Section 3 of the Act also requires the employer to conduct their undertakings in such a way as to ensure ‘so far as reasonably practicable that persons not in his employment who may be affected thereby are not exposed to risks to their health and safety’. HSE (2009) Striking the Balance between Operational and Health and Safety Duties in the Police Service identifies ways in which forces are able to demonstrate good health and safety management systems. Commanders should also refer to force policy for guidance.
An employee also owes a duty – under section 7 of the Act – to take reasonable care for the health and safety of him/herself and others.
Health and safety risk assessments should be seen as distinct from the multi-dimensional threat assessment of the overall police operation. The gold commander has overall responsibility for ensuring health and safety assessments are undertaken.
The provision of welfare support to personnel during an incident or operation ranges from the daily routine needs of individuals to carry out tasks and procedures, to identifying and dealing with emotional stress which may be triggered by the nature of the incident or operation.
Welfare needs should be identified as soon as possible. Procedures should be put in place to meet the requirements of reducing the potential damage to an individual, in line with the health and safety risk assessment. These procedures should apply to all incidents and operations regardless of their complexity. If any potential short or long-term welfare issues are identified, support, advice and guidance from the force welfare department should be requested at the earliest opportunity.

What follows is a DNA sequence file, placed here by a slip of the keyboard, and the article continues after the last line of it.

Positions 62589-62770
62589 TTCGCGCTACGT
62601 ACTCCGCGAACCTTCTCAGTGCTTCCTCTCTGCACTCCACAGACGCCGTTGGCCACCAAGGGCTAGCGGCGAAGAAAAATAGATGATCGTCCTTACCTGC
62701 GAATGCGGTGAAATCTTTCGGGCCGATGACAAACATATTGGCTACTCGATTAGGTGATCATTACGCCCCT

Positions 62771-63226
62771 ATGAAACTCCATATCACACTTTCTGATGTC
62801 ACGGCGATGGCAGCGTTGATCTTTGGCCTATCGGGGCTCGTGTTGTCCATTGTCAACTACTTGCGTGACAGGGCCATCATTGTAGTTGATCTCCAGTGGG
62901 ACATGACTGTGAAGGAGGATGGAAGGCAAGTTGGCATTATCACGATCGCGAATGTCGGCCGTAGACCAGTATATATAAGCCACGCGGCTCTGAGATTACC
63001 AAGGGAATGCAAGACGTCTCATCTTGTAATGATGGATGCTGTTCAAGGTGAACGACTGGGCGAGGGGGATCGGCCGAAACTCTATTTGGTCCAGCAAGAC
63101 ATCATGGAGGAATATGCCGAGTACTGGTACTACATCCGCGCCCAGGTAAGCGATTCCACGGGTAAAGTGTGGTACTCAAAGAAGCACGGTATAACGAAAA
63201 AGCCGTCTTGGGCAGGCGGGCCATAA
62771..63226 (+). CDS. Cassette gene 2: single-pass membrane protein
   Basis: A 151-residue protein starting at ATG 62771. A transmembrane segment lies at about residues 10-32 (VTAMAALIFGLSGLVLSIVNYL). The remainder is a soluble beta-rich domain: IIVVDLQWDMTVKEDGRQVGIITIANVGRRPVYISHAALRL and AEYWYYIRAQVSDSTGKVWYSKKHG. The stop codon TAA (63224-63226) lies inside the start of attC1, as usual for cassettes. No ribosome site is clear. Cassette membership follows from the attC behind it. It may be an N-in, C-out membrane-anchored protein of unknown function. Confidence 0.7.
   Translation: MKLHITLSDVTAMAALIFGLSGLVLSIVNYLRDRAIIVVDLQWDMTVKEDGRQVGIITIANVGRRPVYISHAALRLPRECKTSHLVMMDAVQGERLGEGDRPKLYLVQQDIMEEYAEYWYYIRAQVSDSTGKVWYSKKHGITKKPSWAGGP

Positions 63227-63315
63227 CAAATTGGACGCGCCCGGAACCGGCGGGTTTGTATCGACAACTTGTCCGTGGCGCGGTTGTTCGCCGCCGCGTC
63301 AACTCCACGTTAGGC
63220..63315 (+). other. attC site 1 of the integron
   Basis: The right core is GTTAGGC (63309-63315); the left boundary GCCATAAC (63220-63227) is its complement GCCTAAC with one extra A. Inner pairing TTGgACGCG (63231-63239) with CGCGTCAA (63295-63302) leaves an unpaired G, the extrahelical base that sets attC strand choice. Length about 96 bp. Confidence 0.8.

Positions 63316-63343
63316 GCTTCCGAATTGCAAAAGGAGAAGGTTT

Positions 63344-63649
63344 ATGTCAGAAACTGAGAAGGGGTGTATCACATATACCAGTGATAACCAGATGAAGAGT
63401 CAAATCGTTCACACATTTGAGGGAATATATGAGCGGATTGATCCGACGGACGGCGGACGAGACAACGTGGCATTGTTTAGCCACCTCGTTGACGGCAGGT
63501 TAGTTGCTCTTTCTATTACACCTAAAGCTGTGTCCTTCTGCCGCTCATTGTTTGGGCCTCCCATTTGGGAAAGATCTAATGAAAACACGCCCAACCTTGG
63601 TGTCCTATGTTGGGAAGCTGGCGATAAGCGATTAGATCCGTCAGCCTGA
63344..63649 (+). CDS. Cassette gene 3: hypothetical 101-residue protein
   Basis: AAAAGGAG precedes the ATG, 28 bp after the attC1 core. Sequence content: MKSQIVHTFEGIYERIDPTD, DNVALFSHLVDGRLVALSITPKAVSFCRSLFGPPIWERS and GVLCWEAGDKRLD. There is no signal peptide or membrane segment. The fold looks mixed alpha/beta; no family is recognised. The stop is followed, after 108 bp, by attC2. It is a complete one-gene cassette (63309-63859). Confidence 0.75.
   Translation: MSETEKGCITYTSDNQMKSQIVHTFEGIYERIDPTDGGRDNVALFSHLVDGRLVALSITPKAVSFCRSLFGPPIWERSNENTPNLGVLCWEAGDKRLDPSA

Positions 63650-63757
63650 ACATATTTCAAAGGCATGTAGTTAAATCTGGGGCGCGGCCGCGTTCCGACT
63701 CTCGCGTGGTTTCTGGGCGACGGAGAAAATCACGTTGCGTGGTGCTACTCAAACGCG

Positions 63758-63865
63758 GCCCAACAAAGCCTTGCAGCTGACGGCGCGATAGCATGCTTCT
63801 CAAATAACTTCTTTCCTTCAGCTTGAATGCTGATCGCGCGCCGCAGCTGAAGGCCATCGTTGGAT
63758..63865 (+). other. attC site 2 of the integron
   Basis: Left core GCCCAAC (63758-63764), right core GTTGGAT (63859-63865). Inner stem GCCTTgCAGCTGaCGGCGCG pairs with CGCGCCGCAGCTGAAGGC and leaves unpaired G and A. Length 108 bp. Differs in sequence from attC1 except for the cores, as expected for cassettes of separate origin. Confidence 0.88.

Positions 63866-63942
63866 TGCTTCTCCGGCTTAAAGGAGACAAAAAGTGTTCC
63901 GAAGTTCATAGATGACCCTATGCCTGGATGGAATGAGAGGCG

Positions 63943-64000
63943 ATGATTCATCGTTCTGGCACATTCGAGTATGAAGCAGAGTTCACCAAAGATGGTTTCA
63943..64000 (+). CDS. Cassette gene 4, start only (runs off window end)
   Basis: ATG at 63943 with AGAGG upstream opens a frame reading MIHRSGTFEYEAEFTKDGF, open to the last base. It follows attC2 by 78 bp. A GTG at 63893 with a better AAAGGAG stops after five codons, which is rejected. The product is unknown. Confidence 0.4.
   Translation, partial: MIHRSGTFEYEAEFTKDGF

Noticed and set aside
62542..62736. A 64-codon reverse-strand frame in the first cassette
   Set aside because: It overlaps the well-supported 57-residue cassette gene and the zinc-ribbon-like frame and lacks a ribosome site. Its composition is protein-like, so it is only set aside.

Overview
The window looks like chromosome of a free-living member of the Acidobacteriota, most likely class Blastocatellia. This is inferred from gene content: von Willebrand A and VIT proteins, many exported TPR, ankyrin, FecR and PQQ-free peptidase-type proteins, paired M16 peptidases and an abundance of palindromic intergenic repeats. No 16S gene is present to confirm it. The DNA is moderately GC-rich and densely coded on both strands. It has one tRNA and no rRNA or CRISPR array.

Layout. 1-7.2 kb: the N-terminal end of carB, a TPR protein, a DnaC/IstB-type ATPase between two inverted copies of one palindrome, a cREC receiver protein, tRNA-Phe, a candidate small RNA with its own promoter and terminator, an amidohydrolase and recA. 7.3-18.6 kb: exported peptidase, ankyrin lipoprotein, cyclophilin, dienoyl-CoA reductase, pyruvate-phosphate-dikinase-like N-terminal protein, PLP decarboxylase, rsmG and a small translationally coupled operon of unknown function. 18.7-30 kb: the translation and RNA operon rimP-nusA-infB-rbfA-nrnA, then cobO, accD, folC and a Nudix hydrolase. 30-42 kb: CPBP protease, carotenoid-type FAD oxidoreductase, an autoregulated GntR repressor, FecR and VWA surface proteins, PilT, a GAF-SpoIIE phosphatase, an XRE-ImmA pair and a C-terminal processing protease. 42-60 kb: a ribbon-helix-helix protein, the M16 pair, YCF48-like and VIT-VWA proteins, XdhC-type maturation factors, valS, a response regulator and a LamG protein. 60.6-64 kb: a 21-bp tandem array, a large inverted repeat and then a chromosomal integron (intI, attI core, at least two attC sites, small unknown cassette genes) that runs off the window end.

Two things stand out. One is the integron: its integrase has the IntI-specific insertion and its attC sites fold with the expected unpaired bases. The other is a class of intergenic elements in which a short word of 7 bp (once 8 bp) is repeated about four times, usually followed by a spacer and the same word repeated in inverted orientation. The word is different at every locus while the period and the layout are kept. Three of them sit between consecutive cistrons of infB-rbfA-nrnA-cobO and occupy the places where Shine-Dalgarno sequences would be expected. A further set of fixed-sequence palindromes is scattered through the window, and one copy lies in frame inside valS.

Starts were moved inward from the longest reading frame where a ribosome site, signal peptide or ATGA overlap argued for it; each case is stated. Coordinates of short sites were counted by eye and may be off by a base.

Certain incidents or operations can be traumatic events for personnel directly or indirectly involved. Basic needs of personnel should not be neglected as this may affect the response. Gold and silver commanders should ensure that appropriate arrangements exist and that identified individuals are nominated to deliver these arrangements.
Chief officers are responsible for providing personnel with appropriate training and support. Individual officers and staff also have a responsibility to ensure that they have been adequately trained for their role, and that they are aware of, and know how to access, resources, support and supervision to provide a professional, effective and motivated police response. Where personnel are faced with difficult or complex decisions, they need to be confident that they have access to support and information, and that they are not alone.
The gold strategy may include a communications plan to assist in coordinating police activity. This may include:
- an outline of phased activity
- which internal and external stakeholders need to be considered
- who has responsibility for communicating with which groups
- how various groups with diverse needs will be communicated with
- what range/role of media is being considered
- consideration of a memorandum of understanding, when working with partners
Commanders must decide early on when formulating the gold strategy, whether they will talk directly to the media or if it is appropriate for another individual to present police information, thereby enabling the commander to focus on the police operation.
Developing effective plans to communicate with the public directly or indirectly is an essential element of modern policing. Forces should have community engagement plans that are tailored to suit the diverse nature of their communities.
Response to spontaneous incidents
There may be occasions where an incident requiring immediate operational deployment comes to the attention of the police.
A working strategy may start to be developed as information and intelligence is received. Once appointed, the dedicated gold commander takes overall responsibility for the strategy, its assessment, review and delivery based on any new and emerging information.
Where an incident involves a multi-agency response, the Joint Emergency Services Interoperability Principles (JESIP) should be followed with overall command falling to the most appropriate service.